Spiritual End

Isn’t this blog just a bunch of naval-gazing? Shouldn’t I be concentrating on the experience of existence rather than simply contemplating it? Isn’t spirituality a means to an end, not an end in itself. To be here in the world is to live as an embodied being. After all, how did the Bhagavad Gita end? Arjuna didn’t don a robe and dedicate himself to God. Krishna successfully convinced Arjuna to stop his whining and get out there on the battlefield. As he said in the beginning: “Why such weakness in a time of war? Stand and fight!”

There’s a saying: “If you meet the Buddha on the road, kill him.” And what I take from that, is this. At some point along your spiritual journey, you have to drop it and get back to living life. You’ve been stopped at the rest-stop for awhile, you’ve refueled and refreshed, now get back out there! You can’t stand on the sidelines talking to God forever, that’s not what THIS is. THIS is earth, the realm of physical existence — do THAT.

And no offense, but you’re not a spiritual teacher. It’s not something that interests you. And the proof is in the pudding: no one cares — nor would you want them to. You care about new technology, culinary delights, entertaining shows and movies — I mean come on, you’re not a spiritual guy, that’s not you — you took this spiritual pitstop as a way to get back on your actual path — that’s all it is.

What wakes you up in the morning? Some spiritual endeavor? Service to others? Hell no! You’re excited by new technology. You stop and stare as Teslas roll past you in the street. Almost a decade ago, during a depressive episode, your spirits were kept high by the impending release of the second-gen MacBook Air (you actually drove with your friend to New Jersey to purchase it!). You don’t stare at nature with awe, you stare at those robotic creatures from Boston Dynamics with amazement. When your son asked you your superhero name, you thought: hmm, OM-Man, no, Enlighten-Man, no, Mr. Technology? — that’s a bingo! Would you prefer to see angels ascending into heaven or a Falcon 9 rocket launching and self-landing? You know damn well which one you’re more excited over. Would you prefer to visit a Zen temple in Japan or use an advanced Japanese toilet-seat? Jets of water all the way!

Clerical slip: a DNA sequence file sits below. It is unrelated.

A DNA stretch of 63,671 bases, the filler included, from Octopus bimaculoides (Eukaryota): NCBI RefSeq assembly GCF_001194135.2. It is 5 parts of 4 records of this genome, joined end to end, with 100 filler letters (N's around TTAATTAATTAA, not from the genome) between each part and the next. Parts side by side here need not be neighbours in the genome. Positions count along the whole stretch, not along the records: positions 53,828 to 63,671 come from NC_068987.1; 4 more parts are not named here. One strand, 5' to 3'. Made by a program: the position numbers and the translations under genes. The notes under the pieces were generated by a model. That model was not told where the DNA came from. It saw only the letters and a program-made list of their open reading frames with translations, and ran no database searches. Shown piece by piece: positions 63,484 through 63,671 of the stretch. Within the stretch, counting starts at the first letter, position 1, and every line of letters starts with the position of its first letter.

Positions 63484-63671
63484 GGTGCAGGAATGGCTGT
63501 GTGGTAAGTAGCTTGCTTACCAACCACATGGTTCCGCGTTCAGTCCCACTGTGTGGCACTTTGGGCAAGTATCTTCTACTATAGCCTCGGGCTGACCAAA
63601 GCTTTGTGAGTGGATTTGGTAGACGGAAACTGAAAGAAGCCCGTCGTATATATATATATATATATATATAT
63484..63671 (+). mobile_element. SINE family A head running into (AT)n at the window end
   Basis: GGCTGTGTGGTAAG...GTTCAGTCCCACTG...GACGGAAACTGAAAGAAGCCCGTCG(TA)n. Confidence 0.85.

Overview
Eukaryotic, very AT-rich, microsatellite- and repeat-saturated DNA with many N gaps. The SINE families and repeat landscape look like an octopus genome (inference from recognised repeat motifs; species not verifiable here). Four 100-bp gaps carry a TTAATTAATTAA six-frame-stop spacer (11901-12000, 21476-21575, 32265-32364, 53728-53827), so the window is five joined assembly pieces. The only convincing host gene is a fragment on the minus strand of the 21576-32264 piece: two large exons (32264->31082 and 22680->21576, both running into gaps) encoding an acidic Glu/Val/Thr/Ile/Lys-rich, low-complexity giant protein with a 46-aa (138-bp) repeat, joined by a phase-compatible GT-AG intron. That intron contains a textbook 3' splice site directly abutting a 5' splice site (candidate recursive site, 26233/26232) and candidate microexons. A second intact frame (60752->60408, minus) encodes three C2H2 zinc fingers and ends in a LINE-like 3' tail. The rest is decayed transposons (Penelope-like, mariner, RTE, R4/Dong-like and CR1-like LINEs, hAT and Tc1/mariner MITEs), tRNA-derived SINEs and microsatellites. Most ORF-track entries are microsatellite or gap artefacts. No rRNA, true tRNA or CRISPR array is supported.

Arjuna was built for battle, you were built with an appreciation for technology. Unfortunately, I have no idea what you should do with that appreciation — but obviously something to do with technology would be barking up the right tree. Aren’t you the guy that couldn’t even understand spirituality until it was framed by a simulation-theory perspective? But once you “get it”, there’s nothing left except getting back into the game. You don’t sit there reading the rules over and over, you play. Now go! Stand and fight!

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Spirits from Beyond

I was just reading the first part of the 1843 story A Christmas Carol, and found the chain metaphor an interesting one. Scrooge’s deceased partner Jacob Marley was wrapped in chains he forged for himself through earthly endeavors. He toiled ceaselessly in his business and thus wore the fruits of his labor.

As Jesus said: No man can serve two masters: for either he shall hate the one, and love the other, or else he shall lean to the one, and despise the other. Ye cannot serve God and riches.